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OC Streetcar Construction Gets Rolling

ORANGE – Next stop: The OC Streetcar.

The Orange County Transportation Authority today brought together local, state and federal officials to accept a $149 million federal funding grant and to mark the start of construction on the county’s first modern electric streetcar.

Federal Transit Administration Acting Administrator K. Jane Williams and OCTA CEO Darrell E. Johnson signed a Full-Funding Grant Agreement at the Santa Ana Regional Transportation Center, which with other federal funding will pay for more than half of the approximately $408 million OC Streetcar project.

Following the signing, transportation officials joined with leaders from Santa Ana and Garden Grove – the two cities that originally developed the project – and with business and community leaders to break ground on the OC Streetcar.

“This is a truly exciting day as we officially begin construction on a new travel option in Orange County’s urban core where public transit is critical in moving residents, employees and visitors on a daily basis,” said OCTA Chairwoman Lisa Bartlett, also the county’s Fifth District Supervisor.

The acceptance of the FTA’s $149 million grant follows years of close coordination between OCTA and the FTA to plan the rail transit line.

“This project is a good example of leveraging federal funds to support locally driven transportation priorities,” said Williams. “It will provide important multi-modal connections to Amtrak, Metrolink commuter rail, Greyhound, and local bus service.” Santa Ana Mayor Miguel Pulido, also an OCTA director, said he’s happy to see the FTA recognize the value of the OC Streetcar project and to see it now under construction.

“Reaching these two milestones is tremendous for the city of Santa Ana and for all of Orange County as OCTA moves forward on building this project that will help people travel through the heart of our county,” Pulido said.

The OC Streetcar will run on a 4.1-mile route, serving Santa Ana’s thriving downtown and dense employment areas that include county and local government offices and courthouses in the Civic Center. The streetcar will carry passengers between the busy Santa Ana Regional Transportation Center and a transit stop at Harbor Boulevard in Garden Grove, running along Santa Ana Boulevard, Fourth Street and the Pacific Electric right-of-way and connecting with OCTA’s busiest bus routes.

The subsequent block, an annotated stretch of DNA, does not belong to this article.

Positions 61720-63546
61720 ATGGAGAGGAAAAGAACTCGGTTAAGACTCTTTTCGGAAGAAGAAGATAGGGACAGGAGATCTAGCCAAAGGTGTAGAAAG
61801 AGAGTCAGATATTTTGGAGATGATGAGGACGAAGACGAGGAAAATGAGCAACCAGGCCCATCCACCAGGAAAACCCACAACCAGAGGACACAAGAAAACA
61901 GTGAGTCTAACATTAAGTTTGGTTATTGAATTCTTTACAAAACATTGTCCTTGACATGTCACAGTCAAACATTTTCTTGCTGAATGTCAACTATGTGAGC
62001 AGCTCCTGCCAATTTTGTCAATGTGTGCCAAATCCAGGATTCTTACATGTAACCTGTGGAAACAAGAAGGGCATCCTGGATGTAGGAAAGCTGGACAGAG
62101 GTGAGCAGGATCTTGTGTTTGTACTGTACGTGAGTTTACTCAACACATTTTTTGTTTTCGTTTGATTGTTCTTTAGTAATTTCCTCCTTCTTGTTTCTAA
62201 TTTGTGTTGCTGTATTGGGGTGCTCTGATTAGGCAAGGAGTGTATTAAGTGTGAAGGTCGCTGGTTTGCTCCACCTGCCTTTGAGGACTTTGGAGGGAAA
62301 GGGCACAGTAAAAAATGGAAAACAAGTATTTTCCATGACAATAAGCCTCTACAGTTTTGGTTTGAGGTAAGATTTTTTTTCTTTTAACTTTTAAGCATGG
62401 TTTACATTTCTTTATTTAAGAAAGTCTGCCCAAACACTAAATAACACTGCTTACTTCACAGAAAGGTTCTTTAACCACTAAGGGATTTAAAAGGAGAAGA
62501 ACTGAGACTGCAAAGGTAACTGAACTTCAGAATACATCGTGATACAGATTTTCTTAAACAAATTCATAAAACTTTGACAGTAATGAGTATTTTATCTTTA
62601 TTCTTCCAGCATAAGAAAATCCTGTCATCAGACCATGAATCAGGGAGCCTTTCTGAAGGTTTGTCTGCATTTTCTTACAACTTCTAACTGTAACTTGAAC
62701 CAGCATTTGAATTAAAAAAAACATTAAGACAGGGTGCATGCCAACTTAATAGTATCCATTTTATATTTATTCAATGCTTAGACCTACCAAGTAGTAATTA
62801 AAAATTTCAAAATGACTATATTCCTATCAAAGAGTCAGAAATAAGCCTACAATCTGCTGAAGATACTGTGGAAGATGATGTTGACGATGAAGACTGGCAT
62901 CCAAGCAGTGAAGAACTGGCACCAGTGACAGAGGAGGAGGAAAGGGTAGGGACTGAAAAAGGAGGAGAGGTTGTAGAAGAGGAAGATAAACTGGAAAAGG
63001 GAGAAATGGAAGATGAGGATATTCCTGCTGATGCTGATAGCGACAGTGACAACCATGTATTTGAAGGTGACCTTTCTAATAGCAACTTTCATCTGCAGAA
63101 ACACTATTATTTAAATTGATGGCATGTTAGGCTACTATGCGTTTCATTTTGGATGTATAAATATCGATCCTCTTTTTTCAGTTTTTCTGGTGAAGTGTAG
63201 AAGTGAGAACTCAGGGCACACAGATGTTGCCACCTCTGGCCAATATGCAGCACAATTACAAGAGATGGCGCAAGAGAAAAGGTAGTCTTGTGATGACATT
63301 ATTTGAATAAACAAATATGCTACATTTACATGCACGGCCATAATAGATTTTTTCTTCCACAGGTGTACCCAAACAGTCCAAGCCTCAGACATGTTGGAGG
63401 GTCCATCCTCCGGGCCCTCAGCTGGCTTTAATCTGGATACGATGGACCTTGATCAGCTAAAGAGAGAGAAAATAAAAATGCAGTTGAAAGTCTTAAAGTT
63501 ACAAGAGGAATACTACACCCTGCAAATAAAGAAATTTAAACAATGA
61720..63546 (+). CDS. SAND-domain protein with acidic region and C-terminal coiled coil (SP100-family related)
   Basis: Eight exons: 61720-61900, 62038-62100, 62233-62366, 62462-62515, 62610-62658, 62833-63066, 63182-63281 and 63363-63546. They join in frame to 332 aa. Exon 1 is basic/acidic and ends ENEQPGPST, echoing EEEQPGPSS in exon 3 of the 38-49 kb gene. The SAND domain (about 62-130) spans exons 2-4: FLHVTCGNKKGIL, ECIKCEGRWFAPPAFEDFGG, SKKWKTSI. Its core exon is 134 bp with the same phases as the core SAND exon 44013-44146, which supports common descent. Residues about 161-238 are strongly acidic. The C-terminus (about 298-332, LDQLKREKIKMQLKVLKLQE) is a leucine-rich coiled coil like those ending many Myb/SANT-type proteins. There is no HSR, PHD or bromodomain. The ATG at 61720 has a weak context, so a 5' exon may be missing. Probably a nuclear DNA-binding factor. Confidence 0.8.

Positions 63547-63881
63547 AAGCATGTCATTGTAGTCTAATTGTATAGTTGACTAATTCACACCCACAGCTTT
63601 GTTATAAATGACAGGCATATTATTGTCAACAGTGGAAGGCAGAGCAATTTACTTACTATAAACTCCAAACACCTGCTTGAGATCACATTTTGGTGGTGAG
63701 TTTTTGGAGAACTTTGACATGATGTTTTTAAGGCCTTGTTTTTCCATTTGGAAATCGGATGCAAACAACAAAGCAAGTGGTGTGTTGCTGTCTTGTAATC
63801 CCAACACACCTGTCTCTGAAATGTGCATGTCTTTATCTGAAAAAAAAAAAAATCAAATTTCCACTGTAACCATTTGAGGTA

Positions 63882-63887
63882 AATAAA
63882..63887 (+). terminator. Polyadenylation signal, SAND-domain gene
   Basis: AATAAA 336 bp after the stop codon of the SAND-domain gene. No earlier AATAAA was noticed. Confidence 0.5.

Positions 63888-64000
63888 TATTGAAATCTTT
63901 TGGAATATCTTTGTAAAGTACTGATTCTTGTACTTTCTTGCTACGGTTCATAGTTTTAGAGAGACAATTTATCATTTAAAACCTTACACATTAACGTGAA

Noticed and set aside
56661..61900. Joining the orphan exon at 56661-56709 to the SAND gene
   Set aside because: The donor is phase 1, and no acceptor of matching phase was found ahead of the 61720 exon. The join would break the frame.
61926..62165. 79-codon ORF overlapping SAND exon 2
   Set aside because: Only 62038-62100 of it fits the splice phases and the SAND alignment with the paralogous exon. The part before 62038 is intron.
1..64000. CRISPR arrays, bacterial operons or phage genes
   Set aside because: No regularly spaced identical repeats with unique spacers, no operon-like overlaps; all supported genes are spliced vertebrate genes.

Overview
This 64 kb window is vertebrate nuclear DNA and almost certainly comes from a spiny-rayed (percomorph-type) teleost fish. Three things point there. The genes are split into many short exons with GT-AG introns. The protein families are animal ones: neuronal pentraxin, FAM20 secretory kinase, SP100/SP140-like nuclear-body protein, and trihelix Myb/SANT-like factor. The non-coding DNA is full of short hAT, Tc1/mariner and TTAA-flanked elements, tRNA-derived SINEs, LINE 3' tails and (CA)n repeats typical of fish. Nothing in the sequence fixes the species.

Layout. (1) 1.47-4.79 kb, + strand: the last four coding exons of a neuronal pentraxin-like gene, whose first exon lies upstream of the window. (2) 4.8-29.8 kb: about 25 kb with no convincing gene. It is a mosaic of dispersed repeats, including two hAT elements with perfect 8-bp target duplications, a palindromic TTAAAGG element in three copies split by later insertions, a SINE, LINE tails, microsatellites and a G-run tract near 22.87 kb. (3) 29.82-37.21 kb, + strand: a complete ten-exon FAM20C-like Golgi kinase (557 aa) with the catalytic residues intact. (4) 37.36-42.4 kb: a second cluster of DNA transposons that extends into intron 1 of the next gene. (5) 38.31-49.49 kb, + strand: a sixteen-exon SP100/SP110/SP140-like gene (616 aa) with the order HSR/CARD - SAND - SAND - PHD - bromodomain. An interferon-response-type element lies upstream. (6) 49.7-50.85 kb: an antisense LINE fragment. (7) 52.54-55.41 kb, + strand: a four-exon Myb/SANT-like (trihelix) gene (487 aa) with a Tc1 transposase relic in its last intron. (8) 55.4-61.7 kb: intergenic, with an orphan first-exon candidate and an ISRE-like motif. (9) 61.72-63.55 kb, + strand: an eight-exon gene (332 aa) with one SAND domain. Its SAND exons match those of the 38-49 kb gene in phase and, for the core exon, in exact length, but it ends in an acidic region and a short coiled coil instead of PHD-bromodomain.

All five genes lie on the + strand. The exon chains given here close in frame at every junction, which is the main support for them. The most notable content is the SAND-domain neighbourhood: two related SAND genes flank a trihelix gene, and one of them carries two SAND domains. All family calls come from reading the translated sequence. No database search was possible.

“The OC Streetcar project is now a reality because of significant collaboration backed by sound transportation planning,” said Johnson. 

Six vehicles – with two spares – will operate daily, making stops at 10 locations in each direction every 10 to 15 minutes. The Siemens S70 streetcar vehicles will feature the OC Streetcar logo and will be painted with the familiar blue, orange and white, in keeping with other OCTA transit services.

Each vehicle has room for 70 seats and can carry up to 180 passengers at a time. The OC Streetcar is expected to carry approximately 7,300 passengers per day within its first year of operation.

The OC Streetcar project is estimated to cost $408 million. Funding comes from a mix of federal sources – including the New Starts program, state cap-and-trade funds through the Transit and Intercity Rail Capital Program, and from Measure M, Orange County’s half-cent sales tax for transportation improvements, also known as OC Go.

In September, Walsh Construction was awarded the contract to build the project and the OC Streetcar is scheduled to begin testing and operations in late 2021.


Photo caption: Orange County Transportation Authority officials join with Federal Transit Administration and California Transportation Agency officials to break ground Friday, Nov. 30 on the $408 million OC Streetcar, the first such streetcar system in Orange County. (Left to right: OCTA Vice Chairman Tim Shaw, OCTA Director Barbara Delgleize, Garden Grove Mayor Steve Jones, OCTA CEO Darrell E. Johnson, California Transportation Agency Secretary Brian Annis, Federal Transit Administration Acting Administrator K. Jane Williams, Santa Ana Mayor Miguel Pulido, OCTA Chairwoman Lisa Bartlett, OCTA directors Andrew Do, Greg Winterbottom and Al Murray.)

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